Countries at the Crossroads

Countries at the Crossroads 2011

The 2011 edition of the Countries at the Crossroads report analyzes the performance of 35 countries, including six in the Middle East and North Africa (MENA). The countries’ scores cover the period from April 2007 through December 2010, and generally indicate grim and deteriorating conditions in the run-up to the Arab Spring.

Overall country declines exceeded improvements in both number and degree in this year’s report, with widespread efforts by governments around the world to restrict freedom of expression—two out of every three countries with previous data declined in this subcategory. The free and fair electoral laws and elections subcategory was also hit hard, as 17 countries with previous data declined in this area.

The report found that countries in the MENA region face grave challenges to successful democratic transition due to government institutions that have been seriously undermined under current and previous authoritarian regimes. It predicts that failure to institute thoroughgoing reforms in areas such as rule of law, accountability of the army and security services to civilian authorities, protection from state abuse, and official corruption could lead to the ascendance of forces hostile to freedom, and autocratic rule is likely to be maintained, or reasserted in the case of those countries that have seen uprisings.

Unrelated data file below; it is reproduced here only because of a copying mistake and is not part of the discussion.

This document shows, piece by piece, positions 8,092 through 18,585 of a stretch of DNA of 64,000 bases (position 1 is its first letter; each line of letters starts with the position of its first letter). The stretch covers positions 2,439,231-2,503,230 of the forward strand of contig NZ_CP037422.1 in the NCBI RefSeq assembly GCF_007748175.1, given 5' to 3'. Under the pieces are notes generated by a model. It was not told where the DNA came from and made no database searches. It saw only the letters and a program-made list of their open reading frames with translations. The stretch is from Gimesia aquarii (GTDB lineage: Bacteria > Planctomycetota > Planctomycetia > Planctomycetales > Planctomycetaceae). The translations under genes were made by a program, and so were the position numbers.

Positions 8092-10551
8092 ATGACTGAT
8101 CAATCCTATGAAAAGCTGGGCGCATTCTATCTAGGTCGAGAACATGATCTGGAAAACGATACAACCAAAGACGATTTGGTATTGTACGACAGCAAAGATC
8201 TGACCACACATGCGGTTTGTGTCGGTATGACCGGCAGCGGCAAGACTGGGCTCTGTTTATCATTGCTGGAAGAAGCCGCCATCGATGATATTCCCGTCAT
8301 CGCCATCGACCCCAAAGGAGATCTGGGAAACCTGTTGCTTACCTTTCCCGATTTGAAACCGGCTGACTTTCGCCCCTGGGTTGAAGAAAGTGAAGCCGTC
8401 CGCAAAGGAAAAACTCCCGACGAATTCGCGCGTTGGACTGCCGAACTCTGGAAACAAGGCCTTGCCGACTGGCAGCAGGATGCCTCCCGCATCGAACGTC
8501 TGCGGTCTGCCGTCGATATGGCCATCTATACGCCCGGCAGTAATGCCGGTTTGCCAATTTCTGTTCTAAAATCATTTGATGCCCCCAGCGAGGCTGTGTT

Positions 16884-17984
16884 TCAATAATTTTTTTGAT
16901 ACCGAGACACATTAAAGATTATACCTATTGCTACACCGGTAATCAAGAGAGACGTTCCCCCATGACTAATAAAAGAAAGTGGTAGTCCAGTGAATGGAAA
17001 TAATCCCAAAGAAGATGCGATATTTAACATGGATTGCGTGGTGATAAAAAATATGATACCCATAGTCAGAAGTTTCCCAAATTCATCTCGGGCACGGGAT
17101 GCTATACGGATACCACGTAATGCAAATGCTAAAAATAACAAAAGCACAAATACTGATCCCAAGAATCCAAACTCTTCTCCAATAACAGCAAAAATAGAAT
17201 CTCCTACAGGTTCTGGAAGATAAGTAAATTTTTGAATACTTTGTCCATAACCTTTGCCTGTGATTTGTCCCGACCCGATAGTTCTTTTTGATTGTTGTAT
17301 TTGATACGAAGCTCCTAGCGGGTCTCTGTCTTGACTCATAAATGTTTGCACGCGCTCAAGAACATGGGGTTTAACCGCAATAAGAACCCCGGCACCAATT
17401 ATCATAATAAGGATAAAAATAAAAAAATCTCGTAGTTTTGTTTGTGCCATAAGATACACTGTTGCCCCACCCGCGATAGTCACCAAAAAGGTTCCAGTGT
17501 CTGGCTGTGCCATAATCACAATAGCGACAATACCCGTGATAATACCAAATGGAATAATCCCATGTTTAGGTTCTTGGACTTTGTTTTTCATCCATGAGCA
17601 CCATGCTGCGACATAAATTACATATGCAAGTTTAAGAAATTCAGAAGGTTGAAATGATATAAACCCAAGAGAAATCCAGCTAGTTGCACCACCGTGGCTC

Venezuela, along with Syria, underwent the sharpest decline in the rule of law category, according to the report. China showed significant signs of deteriorating governance, with particularly notable declines in the areas of civil society, media freedom, and the rule of law. Additionally, Greece and Italy, analyzed for the first time in Crossroads, faced deep challenges related to corruption, bloated and inefficient civil services, and excessive bureaucratic regulations.

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